We also stayed at Ilkeliani but because we knew prior to our stay that there were towns in nearby, we weren't disappointed in the location. Mark had some very good sightings in the Talek area (I unfortunately was sick and stuck at camp). The only area we didn't cover was the eastern side.

I guess you don't need any of my Mara coordinates now!
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Jan 10th, 2006, 01:49 PM
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Most of the camps away from tourists are in the West so the drive to the heart of he Mara is easily 1-hr. I find that it is a trade-off - remote and intimate with options other than game drives, or in the thick of things with not much other than game drives (though, maybe a game walk).

We had been clear over at Cottar's which is Southeast of the Mara - was supposed to be a 1.5 hr drive from Keekorok airstrip... it took us 3 hrs, but then we kept stopping along the way. When we returned, it was only 1.5 hrs (via the Sand River Gate) to Keekorok. From here we headed due West, then North to the Talek gate and were outside the Mara and at Elephant Pepper in another 1.5 hrs (with stop to watch a mating pair of lions). We definitely had a destination if we wanted our vittles (lunch).

When leaving Elephant Pepper to Saruni, high in the Northwest hills, was only about 45-min, but the game along the way was great for early June. And returning from the Mara from afternoon game and night drive, it barely took us 40-minutes in the darkest of dark to return to Saruni (for dinner).

At most, if not all, of the camps way over this way, the drives take you where the game is - any and every direction, with surprises around every bush or open clearing. The last thing I'm doing when I'm on a game drive is checking my watch (often leave it behind), even if I know how long it takes... the sun and the color of the sky are my indicators; and the brightness of the stars on a clear night.

The distances and time are all relative. On safari, except for meals awaiting (it's not like you won't be fed. whenever)... does time really matter?
 
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Jan 10th, 2006, 02:25 PM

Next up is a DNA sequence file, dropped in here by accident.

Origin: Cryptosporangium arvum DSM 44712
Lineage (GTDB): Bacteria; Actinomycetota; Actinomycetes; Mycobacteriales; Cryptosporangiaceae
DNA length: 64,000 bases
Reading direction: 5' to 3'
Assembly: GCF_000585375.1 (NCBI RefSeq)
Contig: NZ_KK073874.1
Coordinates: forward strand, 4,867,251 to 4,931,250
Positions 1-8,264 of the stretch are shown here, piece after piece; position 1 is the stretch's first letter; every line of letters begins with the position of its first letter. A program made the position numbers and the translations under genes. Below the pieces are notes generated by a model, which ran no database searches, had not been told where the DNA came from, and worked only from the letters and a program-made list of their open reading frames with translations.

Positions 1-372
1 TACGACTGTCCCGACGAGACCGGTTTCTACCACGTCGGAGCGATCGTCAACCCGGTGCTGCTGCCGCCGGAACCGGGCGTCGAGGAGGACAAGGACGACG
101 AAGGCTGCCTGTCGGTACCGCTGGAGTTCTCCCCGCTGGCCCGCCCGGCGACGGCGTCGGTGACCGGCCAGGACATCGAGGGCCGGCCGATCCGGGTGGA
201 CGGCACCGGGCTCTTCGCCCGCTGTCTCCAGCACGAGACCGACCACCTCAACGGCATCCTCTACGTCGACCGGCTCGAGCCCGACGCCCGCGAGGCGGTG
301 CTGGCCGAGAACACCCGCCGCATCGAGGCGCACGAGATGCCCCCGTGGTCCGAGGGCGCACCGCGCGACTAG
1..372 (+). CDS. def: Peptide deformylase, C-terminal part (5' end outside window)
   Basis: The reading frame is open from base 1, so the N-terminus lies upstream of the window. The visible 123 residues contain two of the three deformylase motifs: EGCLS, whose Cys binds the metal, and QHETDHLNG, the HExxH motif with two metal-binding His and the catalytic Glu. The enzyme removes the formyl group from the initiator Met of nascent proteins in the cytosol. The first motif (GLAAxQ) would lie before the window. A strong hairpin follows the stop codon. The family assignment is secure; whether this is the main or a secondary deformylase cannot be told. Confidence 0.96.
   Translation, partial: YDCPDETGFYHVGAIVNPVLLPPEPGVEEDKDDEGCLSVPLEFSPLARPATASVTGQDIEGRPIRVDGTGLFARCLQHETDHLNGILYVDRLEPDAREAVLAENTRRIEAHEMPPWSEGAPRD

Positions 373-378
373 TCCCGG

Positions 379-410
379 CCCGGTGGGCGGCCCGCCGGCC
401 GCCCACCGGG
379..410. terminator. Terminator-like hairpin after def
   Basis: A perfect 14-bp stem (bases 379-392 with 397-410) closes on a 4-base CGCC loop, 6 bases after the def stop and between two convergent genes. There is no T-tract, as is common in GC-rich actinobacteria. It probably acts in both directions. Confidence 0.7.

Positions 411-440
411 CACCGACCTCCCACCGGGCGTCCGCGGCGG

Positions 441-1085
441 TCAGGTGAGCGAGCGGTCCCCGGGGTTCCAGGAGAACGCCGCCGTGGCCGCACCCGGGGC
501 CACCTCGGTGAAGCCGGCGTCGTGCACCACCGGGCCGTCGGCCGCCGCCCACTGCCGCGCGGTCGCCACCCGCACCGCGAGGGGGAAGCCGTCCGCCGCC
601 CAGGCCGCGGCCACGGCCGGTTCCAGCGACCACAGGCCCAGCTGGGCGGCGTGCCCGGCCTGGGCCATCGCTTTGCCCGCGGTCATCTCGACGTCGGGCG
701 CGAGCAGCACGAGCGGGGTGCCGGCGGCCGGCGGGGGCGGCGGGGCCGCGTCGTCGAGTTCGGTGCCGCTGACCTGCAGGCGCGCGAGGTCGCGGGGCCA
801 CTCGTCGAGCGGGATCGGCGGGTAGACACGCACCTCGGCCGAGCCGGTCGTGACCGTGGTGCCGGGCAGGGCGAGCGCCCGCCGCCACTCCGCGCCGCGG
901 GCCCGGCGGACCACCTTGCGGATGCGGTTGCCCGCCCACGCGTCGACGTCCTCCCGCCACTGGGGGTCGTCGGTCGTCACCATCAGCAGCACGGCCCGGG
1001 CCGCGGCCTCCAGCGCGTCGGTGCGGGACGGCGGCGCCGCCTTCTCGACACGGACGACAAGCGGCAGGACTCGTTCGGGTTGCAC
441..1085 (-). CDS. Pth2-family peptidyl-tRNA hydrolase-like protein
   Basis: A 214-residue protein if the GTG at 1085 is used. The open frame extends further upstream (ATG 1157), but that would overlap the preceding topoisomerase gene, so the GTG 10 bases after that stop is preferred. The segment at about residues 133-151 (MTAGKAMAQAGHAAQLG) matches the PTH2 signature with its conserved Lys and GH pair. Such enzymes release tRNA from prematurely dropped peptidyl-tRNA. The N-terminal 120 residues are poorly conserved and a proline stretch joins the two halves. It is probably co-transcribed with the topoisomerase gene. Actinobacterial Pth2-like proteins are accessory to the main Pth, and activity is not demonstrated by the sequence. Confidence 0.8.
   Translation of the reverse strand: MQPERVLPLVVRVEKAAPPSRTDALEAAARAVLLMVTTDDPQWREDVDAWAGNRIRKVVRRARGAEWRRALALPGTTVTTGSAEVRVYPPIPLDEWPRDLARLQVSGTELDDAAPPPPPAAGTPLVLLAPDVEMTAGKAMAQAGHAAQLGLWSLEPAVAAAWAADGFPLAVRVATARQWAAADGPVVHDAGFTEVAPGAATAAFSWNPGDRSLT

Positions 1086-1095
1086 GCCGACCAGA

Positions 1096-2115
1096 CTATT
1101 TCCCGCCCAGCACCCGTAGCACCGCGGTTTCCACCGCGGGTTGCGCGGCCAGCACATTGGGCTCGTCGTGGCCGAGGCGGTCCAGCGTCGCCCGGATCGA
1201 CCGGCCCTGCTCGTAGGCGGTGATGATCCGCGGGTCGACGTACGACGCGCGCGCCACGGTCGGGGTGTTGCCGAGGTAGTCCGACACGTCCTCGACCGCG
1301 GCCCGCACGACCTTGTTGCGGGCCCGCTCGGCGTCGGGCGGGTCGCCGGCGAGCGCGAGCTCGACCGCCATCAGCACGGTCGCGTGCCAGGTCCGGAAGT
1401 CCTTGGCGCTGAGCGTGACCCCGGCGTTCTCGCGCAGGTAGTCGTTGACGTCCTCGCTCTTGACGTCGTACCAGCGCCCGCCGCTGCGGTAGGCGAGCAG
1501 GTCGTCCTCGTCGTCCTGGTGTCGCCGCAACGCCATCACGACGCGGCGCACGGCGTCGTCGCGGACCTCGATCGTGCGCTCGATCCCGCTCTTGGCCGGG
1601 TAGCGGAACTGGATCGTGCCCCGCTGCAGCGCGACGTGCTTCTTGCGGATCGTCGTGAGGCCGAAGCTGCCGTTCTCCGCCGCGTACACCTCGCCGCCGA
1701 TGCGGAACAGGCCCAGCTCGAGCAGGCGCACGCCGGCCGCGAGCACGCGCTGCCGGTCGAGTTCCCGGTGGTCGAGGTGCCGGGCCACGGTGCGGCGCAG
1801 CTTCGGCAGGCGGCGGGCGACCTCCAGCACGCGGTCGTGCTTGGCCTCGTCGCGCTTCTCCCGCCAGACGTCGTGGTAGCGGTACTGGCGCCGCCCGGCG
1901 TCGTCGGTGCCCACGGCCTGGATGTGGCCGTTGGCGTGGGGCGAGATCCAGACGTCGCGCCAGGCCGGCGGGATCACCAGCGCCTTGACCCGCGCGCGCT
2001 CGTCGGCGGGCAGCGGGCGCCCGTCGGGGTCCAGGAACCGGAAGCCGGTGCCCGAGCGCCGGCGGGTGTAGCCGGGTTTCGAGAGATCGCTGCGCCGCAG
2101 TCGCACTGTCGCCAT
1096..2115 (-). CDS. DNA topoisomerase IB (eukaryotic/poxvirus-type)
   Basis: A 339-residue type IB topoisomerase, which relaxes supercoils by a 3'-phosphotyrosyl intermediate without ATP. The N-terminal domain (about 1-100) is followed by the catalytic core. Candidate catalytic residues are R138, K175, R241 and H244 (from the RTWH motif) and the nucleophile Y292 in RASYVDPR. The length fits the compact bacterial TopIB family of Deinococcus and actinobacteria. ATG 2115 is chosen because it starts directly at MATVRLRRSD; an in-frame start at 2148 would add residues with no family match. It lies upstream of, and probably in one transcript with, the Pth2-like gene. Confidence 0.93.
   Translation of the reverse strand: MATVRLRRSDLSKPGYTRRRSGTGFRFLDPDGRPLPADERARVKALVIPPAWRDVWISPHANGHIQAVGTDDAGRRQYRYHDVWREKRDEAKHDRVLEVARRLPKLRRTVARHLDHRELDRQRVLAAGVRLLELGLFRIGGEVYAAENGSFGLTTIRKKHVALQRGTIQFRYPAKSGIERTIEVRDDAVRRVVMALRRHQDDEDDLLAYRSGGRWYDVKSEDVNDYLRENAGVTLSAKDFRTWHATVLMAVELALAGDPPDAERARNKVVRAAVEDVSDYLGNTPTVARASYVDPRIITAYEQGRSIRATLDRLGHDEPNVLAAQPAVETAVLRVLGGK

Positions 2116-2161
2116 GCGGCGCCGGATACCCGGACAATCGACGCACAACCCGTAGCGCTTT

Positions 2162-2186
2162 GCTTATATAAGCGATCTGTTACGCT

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Thanks, Eben! More of this, please.

I too am sorry to hear you werenít entirely happy with Basecamp. As it was the first place I visited in Kenya itís taken mythical proportions in my imagination. What kind of problems with currency exchange did you have? Bad rate? Thatís not good. Staff at Basecamp consists mostly of local Maasai Ė that are supposed to take over the camp in some years - while other camps employ people from the outside with perfect English. It might explain some of the communication problems. Iíd say most people at Basecamp spoke better English than I do. I decided to learn Swahili and Maa till next time, but my Swahili is still very deficient and my Maa is inexistent Ė my English has improved since I discovered Fodorís. Due to some personal problems I canít comment on other peopleís efficiency. The food at Basecamp is normal camp food that canít be compared to Intrepids etc. Lighting was on the poor side if you need eye make-up for the early morning game drive, but most people donít Ė Iím probably the only one that do. Dead flashlight batteries - not good. Itís good not to encourage over-consumption of bottled water, though I donít know if thatís the reason they donít put water bottles in the tents. I was the only guest for most of my stay at Basecamp. Wasnít it because of a person who didnít answer my letter Iíd have returned to Basecamp or somewhere in the area, but then I wouldnít have seen Tsavo and Samburu.

There arenít exactly paved roads in Talek Ė itís more like a place in a western film of the scruffier kind. I regret not having spent more time there. Itís within walking distance from Basecamp Ė 15 minutes or so. Anyway, you canít see Talek from Basecamp. Instead I saw some warthog hunting lions right at the other side of the river and I was told sometimes there are lions and elephants in camp and once a leopard jumped down on a tent terrace where a couple of guests where sitting. The Serengeti/Mara is prime habitat for our species. Itís Maasailand even if people have been evicted from many parts. To avoid Maasais and cows Iíd recommend visiting the Antarctic.

As Iím known to be on the misanthropic side myself Iím very interested in the western Mara. The Serena is the only place thatís a bit more reasonably priced and it has the best location, but it is too big and an eagle nest view is enjoyable at other places, but in the Mara I want to be on the ground as close to wildlife as possible. If money werenít an issue Iíd stay at Rekero. What about Keekerok in the middle of the Mara?

Thanks again.

Bat: Yes, youíre very sensible.